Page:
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Coping with Anxiety

Updated: Aug 21, 2022

So, you’re on the fence about this whole “teaching your baby to sleep” thing.

On the one hand, you know that sleep is essential for everyone in your family. You’ve read all the literature and have come to agree with the consensus of the pediatric community that sleep is vital to your baby’s development and well-being. You’re 100 percent positive that your little one needs some help learning how to sleep well, and you’re dedicated to helping them overcome this obstacle.

And on the other hand, you’re nervous as hell about it.

Almost every parent I’ve worked with has started off absolutely riddled with anxiety. They know there’s a problem that needs to be fixed and they’re committed to that solution, but even with all of the research and evidence that this is a safe, effective process, they’re still on pins and needles.

Because there’s a big difference, right? There are all the babies, and then there’s your baby. And when it comes to your baby, the research and evidence can’t override your concern that you might be doing something wrong. Especially if your baby doesn’t seem to take to the new way of doing things right away.

So, what’s happening here? Is this your maternal instinct kicking in? Are you subconsciously aware of an underlying threat to your baby? Is mother nature trying to tell you not to teach your baby to sleep?

Well, I apologize if this seems ambiguous, but the truth is: it’s complicated.

Let’s take a few things into consideration here. First of all, you’re probably running on empty at this point when it comes to your own sleep. If your baby’s not sleeping, it’s almost guaranteed that you’re not sleeping either, and that can wreak havoc on your emotional well-being.

Sleep deprivation stimulates activity in the amygdala, which is a part of the brain that controls several of your immediate emotional reactions.

According to a 2007 joint study between Harvard Medical School and U of C Berkeley, “[…] lack of sleep inappropriately modulates the human emotional brain response to negative aversive stimuli.”

Or, in layman’s terms, you’re likely to overreact when things go wrong. Therefore, when, for example, your baby starts to cry, you’re less inclined to think, “I wonder what she needs,” and much more likely to think things like, “I’m a complete failure as a mother.”

This is what happens after one night of sleep deprivation, so you can imagine what chronic lack of sleep can do over the course of weeks, or even months. You may even be experiencing it right now. It leaves you feeling helpless, inadequate, and riddled with anxiety.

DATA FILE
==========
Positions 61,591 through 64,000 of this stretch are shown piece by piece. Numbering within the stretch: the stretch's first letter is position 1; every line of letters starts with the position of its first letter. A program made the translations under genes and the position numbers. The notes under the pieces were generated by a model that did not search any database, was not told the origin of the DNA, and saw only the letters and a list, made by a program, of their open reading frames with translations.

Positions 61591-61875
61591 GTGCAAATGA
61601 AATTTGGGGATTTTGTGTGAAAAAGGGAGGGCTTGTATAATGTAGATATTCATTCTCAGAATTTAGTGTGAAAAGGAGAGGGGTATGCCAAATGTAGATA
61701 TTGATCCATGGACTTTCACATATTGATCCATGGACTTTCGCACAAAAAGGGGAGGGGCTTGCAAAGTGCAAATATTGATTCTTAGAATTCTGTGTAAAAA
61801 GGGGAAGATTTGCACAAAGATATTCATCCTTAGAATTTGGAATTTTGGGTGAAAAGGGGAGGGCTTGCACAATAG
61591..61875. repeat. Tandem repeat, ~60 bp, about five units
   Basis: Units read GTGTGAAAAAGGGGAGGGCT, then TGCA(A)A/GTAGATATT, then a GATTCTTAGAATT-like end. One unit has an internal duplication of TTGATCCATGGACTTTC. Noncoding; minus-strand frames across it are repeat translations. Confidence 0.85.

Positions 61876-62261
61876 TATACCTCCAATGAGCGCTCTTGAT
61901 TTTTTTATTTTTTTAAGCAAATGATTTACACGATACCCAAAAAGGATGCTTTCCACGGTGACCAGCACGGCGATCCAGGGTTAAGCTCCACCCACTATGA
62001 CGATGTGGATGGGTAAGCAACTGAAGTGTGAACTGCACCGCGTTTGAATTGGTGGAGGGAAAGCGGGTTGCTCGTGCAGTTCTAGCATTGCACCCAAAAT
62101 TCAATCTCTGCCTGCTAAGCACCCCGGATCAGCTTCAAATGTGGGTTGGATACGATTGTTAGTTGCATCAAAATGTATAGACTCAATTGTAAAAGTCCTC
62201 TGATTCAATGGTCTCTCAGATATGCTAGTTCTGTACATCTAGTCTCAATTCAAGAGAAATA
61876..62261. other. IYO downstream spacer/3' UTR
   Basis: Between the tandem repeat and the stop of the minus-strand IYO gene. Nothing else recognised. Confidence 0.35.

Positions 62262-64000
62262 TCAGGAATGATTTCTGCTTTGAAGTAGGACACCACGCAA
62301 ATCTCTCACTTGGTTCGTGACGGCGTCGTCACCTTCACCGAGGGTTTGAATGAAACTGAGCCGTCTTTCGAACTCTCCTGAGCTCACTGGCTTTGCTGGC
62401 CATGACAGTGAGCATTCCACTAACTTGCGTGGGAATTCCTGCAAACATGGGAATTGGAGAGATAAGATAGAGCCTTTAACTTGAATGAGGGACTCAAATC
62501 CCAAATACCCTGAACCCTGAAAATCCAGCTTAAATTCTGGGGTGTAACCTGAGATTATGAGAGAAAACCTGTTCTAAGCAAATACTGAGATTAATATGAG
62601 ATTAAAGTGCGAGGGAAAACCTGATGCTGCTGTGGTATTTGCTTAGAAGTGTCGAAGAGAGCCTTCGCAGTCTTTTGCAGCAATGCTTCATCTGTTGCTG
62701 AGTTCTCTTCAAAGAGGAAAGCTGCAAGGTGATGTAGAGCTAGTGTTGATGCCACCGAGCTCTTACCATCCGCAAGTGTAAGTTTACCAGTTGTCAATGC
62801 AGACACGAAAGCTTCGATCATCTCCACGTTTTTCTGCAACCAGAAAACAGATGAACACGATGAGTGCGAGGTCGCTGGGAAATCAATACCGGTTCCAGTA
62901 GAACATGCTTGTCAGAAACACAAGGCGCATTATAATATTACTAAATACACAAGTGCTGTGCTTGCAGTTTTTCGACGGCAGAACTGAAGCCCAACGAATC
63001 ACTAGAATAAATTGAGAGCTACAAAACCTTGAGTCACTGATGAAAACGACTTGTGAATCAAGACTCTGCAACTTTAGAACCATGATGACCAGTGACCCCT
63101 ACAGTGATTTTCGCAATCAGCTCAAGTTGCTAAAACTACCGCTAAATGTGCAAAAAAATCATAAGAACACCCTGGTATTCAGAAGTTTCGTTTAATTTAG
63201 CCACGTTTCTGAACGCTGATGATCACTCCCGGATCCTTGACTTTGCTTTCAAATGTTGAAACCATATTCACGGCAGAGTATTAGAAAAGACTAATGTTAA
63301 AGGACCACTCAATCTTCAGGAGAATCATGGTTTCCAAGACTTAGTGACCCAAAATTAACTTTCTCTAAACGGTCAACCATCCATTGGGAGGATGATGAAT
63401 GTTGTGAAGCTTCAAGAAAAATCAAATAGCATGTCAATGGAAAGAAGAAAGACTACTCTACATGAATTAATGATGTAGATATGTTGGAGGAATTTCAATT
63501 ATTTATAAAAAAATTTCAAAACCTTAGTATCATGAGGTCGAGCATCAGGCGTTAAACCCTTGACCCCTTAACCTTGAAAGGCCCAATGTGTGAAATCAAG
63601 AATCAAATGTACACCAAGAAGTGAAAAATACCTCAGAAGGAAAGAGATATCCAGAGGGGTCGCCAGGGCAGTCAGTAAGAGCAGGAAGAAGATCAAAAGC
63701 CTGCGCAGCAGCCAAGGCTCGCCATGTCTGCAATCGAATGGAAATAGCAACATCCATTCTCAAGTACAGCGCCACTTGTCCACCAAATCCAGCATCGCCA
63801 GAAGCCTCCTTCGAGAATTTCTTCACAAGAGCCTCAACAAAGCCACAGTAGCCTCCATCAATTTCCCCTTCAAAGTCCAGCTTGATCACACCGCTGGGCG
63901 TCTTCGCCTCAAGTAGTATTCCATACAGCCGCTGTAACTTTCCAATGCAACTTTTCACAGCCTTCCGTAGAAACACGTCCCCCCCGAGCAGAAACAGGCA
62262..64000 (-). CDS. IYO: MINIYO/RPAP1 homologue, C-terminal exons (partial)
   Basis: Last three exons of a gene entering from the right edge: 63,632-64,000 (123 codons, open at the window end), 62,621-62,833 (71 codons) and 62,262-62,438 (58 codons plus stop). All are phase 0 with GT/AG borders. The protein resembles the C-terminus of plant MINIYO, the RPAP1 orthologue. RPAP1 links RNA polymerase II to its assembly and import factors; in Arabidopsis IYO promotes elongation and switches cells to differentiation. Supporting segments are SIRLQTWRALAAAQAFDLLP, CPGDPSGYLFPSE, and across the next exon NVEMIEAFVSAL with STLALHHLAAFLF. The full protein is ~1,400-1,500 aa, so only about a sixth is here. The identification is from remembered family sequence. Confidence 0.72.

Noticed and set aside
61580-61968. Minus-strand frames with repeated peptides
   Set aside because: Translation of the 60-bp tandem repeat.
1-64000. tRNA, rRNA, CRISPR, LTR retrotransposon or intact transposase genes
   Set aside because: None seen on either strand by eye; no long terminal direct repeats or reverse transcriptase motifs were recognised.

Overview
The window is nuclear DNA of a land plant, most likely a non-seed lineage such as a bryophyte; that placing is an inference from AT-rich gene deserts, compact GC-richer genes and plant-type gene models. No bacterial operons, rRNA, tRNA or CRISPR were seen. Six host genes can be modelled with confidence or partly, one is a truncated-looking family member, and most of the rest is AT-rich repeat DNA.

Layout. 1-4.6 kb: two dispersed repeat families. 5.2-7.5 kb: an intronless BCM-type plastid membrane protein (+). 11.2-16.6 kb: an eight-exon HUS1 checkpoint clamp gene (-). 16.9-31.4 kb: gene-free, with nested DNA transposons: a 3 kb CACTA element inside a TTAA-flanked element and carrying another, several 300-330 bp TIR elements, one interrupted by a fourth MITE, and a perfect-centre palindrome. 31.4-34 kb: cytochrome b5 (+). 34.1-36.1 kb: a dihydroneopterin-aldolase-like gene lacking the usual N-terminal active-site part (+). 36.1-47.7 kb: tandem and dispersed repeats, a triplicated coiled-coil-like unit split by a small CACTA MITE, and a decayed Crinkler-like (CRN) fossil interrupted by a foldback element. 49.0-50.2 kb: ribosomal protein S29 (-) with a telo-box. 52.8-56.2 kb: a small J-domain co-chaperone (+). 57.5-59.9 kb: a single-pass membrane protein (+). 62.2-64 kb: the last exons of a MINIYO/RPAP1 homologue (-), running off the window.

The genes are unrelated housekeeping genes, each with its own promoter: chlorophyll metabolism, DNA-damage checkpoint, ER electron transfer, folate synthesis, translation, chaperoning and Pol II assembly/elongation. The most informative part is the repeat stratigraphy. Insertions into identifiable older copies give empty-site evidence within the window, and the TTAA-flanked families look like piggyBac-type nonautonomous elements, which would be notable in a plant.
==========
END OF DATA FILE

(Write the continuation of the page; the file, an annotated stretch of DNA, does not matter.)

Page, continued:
Alright, that’s the sleep deprivation part. Let’s look at the other major reason that this process can be so difficult, and the real elephant in the room when it comes to this whole endeavour: crying.

Will your child cry when you’re teaching them this skill? Here’s the straight answer – it is extremely likely, bordering on an absolute certainty that yes, your baby’s going to cry when you implement these new rules around bedtime.

Is your baby also going to cry when they get dropped off on their first day of school? Again, we’re looking at about a 95 out of 100 probability.

Will your baby throw a fit when you turn off their favourite cartoons, or when they get their first taste of asparagus, or when they’re told not to eat dirt?

Of course. And even though you know they’re not in any danger or genuine distress in those

situations, you’re still going to feel your heart explode when you hear your baby crying.

But again, if we look at this objectively, we can see that there’s an actual reason why the sound of a crying baby causes us such distress, and it’s not because of the actual level of urgency. Dr. David Poeppel, Professor of Psychology and Neural Science at NYU found that a crying baby differs from other environmental noises in something called the “amplitude modulation rate,” meaning how often the loudness of a sound change.

Crying babies, along with car alarms and police sirens, have a modulation rate of about 100 times per second, compared to a regular speaking voice, which hovers somewhere between 4 or 5.

While experimenting with an MRI to monitor the brains of people listening to a variety of sounds, Poeppel found that baby screams have a unique ability to trigger activity in (you guessed it) our old friend, the amygdala.

Now, I could walk you through some meditation practice and deep breathing exercises to help calm your nerves before we start teaching your baby these vital sleep skills. In fact, I think it would be a great idea, but I’m guessing you already know what works for you in those instances. Where I can truly be helpful here is by getting you to realize that your brain, despite having some really noble intentions, is playing tricks on you. It’s making you feel negligent. It’s making you think that your baby is in desperate need of something they’re not. It’s attempting to get you to address an immediate situation because it’s incapable of appreciating the long-term solution that you’re working towards.

As with most instinctual habits, this one is more easily dealt with when we can appreciate not just what we’re feeling, but the science behind why we’re feeling it, so I wanted to provide you with that vital tool before you take on the challenge of helping your baby sleep through the night.


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